Prodded to Drown

Chapter 5

After a fairly fragmented and tormented night's sleep, I woke up screaming and ran into the dining car where Lance, Esmé and Finnick were already gathered. The three of them dropped what they were doing and stared at me like I had just broken out of a mental institution. For a moment I forgot what had freaked me out so much. But then Finnick opened his mouth and I instantly began screaming again.

"LANCE, GET AWAY FROM HIM!"

Whatever had been coming out of Finnick's mouth was replaced by a, "What the—?"

He sounded confused but I knew it was all a ruse. It had to be. And I had to protect Lance from him: that sneaky, sleazy, despicable Finnick Odair!

I grabbed Lance up and dragged him away from the breakfast table.

"Annie, what—?"

"What are you even doing with him?" I yelled, shaking Lance and pulling him across the room. "HE'S TRYING TO KILL US!"

"Oh, no. What have I done this time?" yawned Finnick as he began buttering a scone. I was panting from my fear and adrenaline but then I took a moment to actually look at him, sitting there looking a little tired but mostly just calm and not very murderous at all. This seemed so weird, because just a moment ago he had been chasing us down a strip of sand, and Lance had been screaming at me to stay safe and now they were having a nice chummy breakfast together …

I looked at Lance, who had sleepy gunk in the corners of his golden brown eyes. He'd had a bloody gash across his throat the last time I had seen him, which only felt like moments ago.

I clutched at his arm. "He's trying to get us — Lance, what's going on?"

"It's okay, Annie, you must have been dreaming," he replied, rubbing his eyes wearily.

"No, I wasn't," I argued, but I felt unsure now. The memory of Finnick chasing us on the beach was slowly becoming foggier in my head. Was it just in my head?

I watched Finnick warily, trying to remember if the last words I had said to him were pleas for my life in a sandy Hunger Games arena. He finished chewing his scone and then spoke up. "Okay, where exactly were we when I was trying to kill you?"

"In the arena," I said. "On the beach. You chased us with a trident."

"You're not in the arena yet," he said rationally. "I was with you on the beach yesterday but now we're on the train. We're actually in the Capitol now, we arrived during the night. And I won't even be there in the arena with you. Still think you weren't dreaming?"

He raised his eyebrows at me and I paused and then shook my head a little sheepishly. "Sorry," I said to him.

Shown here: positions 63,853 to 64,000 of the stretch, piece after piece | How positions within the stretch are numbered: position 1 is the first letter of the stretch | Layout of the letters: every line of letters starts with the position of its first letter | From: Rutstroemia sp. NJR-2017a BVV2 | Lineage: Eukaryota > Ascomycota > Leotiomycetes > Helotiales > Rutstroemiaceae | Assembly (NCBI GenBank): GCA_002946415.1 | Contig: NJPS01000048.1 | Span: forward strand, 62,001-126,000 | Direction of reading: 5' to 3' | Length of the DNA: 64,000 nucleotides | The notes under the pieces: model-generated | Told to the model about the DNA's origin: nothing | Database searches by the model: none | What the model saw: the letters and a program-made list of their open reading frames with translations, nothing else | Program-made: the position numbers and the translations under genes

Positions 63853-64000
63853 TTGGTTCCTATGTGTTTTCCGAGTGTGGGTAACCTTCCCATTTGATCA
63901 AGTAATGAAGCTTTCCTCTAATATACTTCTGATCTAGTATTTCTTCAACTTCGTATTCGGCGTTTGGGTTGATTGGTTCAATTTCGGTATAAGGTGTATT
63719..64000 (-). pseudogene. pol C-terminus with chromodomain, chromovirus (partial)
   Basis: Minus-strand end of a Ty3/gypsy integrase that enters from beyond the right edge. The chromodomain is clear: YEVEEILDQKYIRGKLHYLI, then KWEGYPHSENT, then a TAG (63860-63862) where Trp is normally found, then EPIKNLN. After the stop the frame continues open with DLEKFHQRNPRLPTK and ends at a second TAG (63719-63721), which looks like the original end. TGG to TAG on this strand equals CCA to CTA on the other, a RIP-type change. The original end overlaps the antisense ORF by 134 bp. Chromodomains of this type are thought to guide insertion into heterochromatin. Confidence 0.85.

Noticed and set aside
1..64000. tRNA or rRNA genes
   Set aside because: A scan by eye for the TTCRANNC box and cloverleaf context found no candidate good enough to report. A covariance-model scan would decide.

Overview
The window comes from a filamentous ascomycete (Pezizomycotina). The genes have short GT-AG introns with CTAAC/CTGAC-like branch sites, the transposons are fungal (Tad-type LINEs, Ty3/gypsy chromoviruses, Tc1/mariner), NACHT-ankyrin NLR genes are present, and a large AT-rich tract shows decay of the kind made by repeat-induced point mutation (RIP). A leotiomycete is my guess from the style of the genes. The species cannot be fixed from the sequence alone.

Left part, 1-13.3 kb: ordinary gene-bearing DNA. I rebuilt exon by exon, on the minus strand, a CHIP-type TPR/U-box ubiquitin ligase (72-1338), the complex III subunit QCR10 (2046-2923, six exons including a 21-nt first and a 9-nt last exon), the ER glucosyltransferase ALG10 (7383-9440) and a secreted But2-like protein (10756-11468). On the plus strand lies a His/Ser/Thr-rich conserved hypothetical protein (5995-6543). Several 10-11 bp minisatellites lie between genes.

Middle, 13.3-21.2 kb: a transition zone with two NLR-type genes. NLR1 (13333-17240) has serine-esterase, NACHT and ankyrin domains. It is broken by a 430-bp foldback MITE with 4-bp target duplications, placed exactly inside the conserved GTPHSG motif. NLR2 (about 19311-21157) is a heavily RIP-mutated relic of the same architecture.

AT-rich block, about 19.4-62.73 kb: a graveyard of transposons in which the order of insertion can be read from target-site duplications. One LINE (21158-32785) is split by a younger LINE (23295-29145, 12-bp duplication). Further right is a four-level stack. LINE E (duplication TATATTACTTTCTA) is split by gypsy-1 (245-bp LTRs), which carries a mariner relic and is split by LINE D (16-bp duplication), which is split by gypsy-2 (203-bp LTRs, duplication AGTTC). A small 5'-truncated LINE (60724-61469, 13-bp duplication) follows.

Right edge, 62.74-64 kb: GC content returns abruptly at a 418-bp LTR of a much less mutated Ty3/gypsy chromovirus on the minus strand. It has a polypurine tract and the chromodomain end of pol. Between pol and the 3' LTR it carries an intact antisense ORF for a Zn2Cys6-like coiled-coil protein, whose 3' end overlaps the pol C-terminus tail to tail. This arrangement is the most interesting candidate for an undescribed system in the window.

"Not a problem," he said, flashing a smile.

I looked down and realised I was in my pyjamas and bare feet. My face grew hot. "Sorry!" I repeated, glancing at Lance and Esmé with a nervous laugh. As I rushed to the door I was hit with a need to say something, so I turned around and added, "That was impressively well-handled, Finnick."

"You're not the only one with bad dreams," he told the apple in his hand.

He missed the slight smile I gave, so I just said, "Thanks," and then fled the room.

I sat down on my bed and did a couple of breathing exercises, and then attempted to laugh it off as I got changed. This happened pretty often (Lance knew all about it from numerous occasions I stopped speaking to him over something that happened in a dream) but for some reason it was so much more embarrassing this time. Was it just the fact that I made a fool of myself in front of two people I hardly knew? But, sure, one of them was Esmé. I didn't really care what she thought. That just left Finnick.

But I didn't even like Finnick.

And there was something weird about how easily he had calmed me down when even Lance couldn't. How was he so understanding? Come to think of it, I had been getting on reasonably well with Finnick so far. He hadn't got annoyed with me for being eccentric, or for being too honest, or for any of the odd things I tend to do. It hit me that I didn't really even dislike him all that much anymore.

I shook myself. Why was I thinking about Finnick Odair? That was funny.

I got dressed and left the front of my hair in the plait, thinking of Grammy Moon when I touched it. Pearls were grand and all, but I liked something a little quirkier. I took out the green ribbon and tied it around the pearl bracelet so that I could sneak it into the Training Centre, and maybe the Games. I took a moment to be impressed at my own intelligence there, then went back out and faced the others.